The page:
Quest

vision quest

supernatural experience in which an individual interacts with a guardian spirit to obtain advice or protection. Of particular importance to indigenous North and South American peoples, these rituals varied from tribe to tribe. Generally vision quests required extensive preparation, occurred over a period of several days, and involved solitary vigils, prayer, and fasting; some cultures augmented the experience with hallucinogens and self-mortification. It was not unusual for vision quests to be integral parts of more elaborate rituals, such as the sun dance of the Plains Indians. Despite having been heavily discouraged and even outlawed by colonial governments in the 19th and 20th centuries, vision quests continued to be practiced by many indigenous peoples during the early 21st century.

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This article is about the word, for other meanings see Quest (disambiguation)

A quest is a journey towards a goal used in mythology and literature as a plot. Quests can be found in the folklore of every nation. In literature, the objects of quests require great exertion on the part of the hero, and the overcoming of many obstacles, typically including much travel.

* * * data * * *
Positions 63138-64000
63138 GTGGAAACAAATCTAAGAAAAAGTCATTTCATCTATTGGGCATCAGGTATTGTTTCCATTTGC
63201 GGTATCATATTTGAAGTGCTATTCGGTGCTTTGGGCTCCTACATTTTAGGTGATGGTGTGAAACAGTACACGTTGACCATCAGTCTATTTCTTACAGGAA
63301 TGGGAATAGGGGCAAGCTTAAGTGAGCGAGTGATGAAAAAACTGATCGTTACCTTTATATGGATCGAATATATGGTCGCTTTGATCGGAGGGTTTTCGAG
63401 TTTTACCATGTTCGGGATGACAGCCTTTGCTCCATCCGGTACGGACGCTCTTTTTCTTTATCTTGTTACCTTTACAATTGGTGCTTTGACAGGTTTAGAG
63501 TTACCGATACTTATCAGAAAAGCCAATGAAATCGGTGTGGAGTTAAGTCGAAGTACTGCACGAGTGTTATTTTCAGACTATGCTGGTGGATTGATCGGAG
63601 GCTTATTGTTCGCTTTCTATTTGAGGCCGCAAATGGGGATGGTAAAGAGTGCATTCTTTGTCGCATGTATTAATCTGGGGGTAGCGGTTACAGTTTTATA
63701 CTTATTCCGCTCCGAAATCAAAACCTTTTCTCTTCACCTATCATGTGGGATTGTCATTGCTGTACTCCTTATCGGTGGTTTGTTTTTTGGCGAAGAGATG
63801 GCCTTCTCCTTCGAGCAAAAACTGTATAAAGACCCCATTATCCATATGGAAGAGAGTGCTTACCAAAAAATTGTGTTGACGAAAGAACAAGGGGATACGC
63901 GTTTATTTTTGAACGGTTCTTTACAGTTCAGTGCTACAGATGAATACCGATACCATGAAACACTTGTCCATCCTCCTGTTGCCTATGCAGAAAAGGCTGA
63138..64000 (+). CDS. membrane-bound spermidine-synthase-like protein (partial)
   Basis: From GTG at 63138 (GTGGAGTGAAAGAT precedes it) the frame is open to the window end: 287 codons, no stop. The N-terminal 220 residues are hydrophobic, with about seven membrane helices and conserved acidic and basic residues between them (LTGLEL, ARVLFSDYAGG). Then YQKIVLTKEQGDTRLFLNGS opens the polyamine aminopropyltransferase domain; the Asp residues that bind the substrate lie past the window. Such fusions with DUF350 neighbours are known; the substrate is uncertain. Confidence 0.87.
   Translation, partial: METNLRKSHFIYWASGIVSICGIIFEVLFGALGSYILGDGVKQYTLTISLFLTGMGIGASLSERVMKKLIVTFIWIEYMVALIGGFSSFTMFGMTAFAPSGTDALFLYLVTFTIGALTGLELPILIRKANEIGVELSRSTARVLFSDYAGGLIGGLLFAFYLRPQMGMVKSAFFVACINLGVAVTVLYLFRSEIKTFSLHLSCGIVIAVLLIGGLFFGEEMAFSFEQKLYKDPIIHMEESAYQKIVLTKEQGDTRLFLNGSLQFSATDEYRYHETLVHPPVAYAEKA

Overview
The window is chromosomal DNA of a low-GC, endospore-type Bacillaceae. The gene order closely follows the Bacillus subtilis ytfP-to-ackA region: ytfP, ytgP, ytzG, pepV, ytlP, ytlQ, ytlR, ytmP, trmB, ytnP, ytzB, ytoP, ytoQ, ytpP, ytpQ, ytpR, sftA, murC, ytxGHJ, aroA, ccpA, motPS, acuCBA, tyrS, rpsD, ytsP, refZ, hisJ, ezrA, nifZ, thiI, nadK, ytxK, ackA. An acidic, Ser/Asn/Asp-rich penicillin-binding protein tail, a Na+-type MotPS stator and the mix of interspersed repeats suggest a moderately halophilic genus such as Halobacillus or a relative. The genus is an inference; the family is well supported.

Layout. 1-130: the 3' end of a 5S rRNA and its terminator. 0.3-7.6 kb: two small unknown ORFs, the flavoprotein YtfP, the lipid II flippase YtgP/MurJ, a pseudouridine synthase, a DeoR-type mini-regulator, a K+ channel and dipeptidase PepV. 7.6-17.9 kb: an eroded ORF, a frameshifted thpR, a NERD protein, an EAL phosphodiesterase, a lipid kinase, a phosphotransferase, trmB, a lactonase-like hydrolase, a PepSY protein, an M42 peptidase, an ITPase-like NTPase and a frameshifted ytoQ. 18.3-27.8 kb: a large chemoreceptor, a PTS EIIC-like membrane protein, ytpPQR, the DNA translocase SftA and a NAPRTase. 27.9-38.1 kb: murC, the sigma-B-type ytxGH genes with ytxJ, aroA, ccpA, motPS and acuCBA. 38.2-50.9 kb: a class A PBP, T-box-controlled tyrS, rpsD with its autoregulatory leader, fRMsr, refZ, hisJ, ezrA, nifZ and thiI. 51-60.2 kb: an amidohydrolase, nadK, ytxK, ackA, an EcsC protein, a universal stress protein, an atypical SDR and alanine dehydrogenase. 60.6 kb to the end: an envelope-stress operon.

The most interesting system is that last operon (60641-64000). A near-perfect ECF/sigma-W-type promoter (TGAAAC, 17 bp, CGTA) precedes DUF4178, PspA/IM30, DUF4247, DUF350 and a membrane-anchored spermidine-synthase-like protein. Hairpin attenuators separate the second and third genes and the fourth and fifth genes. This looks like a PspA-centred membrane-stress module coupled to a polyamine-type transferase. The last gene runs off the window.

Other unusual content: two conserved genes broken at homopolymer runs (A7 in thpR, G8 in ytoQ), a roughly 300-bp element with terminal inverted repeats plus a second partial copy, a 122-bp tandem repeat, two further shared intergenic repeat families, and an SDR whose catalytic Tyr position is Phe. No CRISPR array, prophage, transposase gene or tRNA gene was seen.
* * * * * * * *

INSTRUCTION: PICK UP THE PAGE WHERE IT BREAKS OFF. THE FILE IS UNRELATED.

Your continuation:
This travel also allows the storyteller to showcase exotic locations and cultures, which may, indeed, be the writer's objective if not the character's.

Quest objects

The hero's normal aim is to obtain something, or someone, by the quest and with this object return home. The object can be something new, that fulfills a lack in his life, or something that was stolen away from him. It can also be a lack in the life of, or something stolen from, someone with authority to dispatch him.

Sometimes the hero has no desire to return. Sir Galahad's quest for the Holy Grail is to find it, not return with it. A return may, indeed, be impossible: Aeneas is questing for a homeland, having lost Troy at the beginning of Virgil's Aeneid he does not return to Troy to refound it but settles in Italy, to become an ancestor of the Romans.

Even if he does return after the culmination of the quest, he may face false heroes who attempt to pass themselves off as him, or his initial response may be a rejection of that return, as Joseph Campbell describes in his critical analysis of quest literature "The Hero With a Thousand Faces."